Straight to bed, now bed on the north coll consists of sleeping directly on the ice with a thin foam mat as your only saving grace, between high winds and absolutely no sleep temp on the north col dropped that night to a savage -20 man it was so cold and with a storm looming things at the moment looks very bleak. The storm moved in very heavy during the night and boy o boy was it a snow storm we now are bunkered down in our tents as the winds are gusting 70mph plus & Whipping up snow in a tornado style action and then hurdling that through your tent, it was full on and all I could think was the north col surface isn’t that wide 30foot left to right in total and are we going to be blown into the western cum valley on the south side or back down the Rombu valley on the NorthSide. By now the tent was bent in half and I was just praying the dead man weights we placed around the tent would hold.
Inside the tent it was very dim trying to cook up more noodles (going off them for life by the way on my return) and having to suit up to get a pot of fresh snow to melt and boil for water by the time I got back into the tent I was like a snow man head to toe.
The storm never stopped and we were gripped right in the middle of this crazy storm. Best of all we were the only two left on the mountain, the reason we stayed is that I wanted to climb further up to camp two 7700 mts to give myself every success on my summit bid, just outside the death zone at 8000mts unaided without oxygen this also would help see how my body could handle the extremities – cold, sleep or lack, oxygen dept, functionality so these combined.

The following morning looking out that plan was definitely not going to be happening. So as thick as I am I bunkered down again for the second day to see if it would pass & thinking surly this couldn’t continue at this furious level it’s gotta blow over or lighten up giving enough time to get up to camp two and stay there for the night, I could see camp two 600mts up the north ridge but unless conditions were good it was way to dangerous as the ridge is a knife ridge dropping on your left and right . By now there was a serious level of fresh snow that we had to consider dropping back to ABC as there was no sign of this storm letting up if anything it was getting worse.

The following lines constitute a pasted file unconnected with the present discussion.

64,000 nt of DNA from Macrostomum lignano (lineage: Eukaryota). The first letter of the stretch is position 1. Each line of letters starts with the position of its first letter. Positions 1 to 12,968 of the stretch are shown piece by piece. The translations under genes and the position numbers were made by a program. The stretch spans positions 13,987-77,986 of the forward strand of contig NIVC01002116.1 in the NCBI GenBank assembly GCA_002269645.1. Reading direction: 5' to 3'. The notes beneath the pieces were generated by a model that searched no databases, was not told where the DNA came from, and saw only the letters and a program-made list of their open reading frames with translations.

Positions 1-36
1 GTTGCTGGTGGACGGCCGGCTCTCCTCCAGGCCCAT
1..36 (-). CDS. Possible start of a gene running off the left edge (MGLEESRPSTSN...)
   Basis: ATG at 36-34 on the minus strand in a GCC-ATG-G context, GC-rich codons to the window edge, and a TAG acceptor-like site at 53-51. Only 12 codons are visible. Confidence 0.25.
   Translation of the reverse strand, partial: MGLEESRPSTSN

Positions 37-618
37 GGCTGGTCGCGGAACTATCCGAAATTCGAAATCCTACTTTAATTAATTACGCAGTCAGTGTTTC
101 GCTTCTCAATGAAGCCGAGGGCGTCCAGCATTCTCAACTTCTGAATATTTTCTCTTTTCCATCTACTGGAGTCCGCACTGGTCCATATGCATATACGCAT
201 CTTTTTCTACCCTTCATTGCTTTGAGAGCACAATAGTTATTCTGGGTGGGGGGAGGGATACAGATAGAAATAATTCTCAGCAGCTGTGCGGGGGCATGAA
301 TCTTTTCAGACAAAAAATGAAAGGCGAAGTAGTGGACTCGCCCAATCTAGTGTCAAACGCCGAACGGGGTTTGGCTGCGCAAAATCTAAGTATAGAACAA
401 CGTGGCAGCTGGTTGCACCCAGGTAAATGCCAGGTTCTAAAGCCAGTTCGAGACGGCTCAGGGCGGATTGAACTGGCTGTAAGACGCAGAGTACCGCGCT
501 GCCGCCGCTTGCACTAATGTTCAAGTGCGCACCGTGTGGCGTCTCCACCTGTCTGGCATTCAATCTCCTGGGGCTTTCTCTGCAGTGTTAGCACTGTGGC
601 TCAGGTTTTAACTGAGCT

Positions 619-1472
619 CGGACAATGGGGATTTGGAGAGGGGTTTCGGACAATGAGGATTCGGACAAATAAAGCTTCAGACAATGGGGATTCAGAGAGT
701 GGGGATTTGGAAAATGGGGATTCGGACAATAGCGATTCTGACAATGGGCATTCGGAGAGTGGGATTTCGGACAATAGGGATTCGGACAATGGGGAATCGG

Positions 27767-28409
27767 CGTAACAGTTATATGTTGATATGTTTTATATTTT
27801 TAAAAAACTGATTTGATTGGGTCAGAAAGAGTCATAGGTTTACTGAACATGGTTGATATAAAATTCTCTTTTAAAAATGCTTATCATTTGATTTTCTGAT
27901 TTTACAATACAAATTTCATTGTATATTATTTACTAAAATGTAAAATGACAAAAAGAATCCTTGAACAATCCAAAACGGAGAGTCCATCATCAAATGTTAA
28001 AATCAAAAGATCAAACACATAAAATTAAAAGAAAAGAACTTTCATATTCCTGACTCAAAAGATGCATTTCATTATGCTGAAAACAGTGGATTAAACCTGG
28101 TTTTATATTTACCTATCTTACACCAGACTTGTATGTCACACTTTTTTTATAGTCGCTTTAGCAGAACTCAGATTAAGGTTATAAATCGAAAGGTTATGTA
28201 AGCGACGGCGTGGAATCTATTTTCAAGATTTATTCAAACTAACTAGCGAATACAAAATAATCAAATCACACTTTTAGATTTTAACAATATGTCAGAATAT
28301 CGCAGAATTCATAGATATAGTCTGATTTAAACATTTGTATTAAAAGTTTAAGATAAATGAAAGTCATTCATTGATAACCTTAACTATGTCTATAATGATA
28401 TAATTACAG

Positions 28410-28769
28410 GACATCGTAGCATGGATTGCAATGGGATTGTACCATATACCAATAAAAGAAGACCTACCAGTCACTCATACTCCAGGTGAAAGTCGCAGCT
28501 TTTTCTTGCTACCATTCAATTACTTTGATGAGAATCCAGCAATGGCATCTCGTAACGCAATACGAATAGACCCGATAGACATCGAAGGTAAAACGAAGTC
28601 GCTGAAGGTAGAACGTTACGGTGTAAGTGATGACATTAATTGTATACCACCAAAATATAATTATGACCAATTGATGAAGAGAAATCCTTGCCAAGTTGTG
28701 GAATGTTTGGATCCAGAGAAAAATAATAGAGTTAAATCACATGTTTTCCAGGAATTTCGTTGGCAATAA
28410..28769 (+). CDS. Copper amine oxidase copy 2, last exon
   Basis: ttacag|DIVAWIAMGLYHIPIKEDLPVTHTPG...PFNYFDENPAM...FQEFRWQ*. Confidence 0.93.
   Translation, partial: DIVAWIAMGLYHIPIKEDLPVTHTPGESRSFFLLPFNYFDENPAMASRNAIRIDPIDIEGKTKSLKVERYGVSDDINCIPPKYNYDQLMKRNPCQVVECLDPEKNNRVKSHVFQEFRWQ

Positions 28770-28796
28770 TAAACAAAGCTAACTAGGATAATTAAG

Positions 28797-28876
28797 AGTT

So at 5pm we decided to pack up making a hasty escape to safety leaving the tents and descend, we got as well wrapped up as possible and harness on big double boots on, crampons on, balaclavas, goggles and stepped out into the madness, as I was clipping into the rope to abseil down I looked up at what was my target height on this altitude cycle but had to except on this occasion Mother Nature beat me.
Now as a good climbing friend back home Iain Miller from uniqueascents.comwould say all these technical set ups and movements are fine in training and in relatively good weather but put it into practice in really extreme conditions and it becomes a whole different game. Never truer words, thick gloves combined with little oxygen and cold with your mind not fully sound, try it – not fun.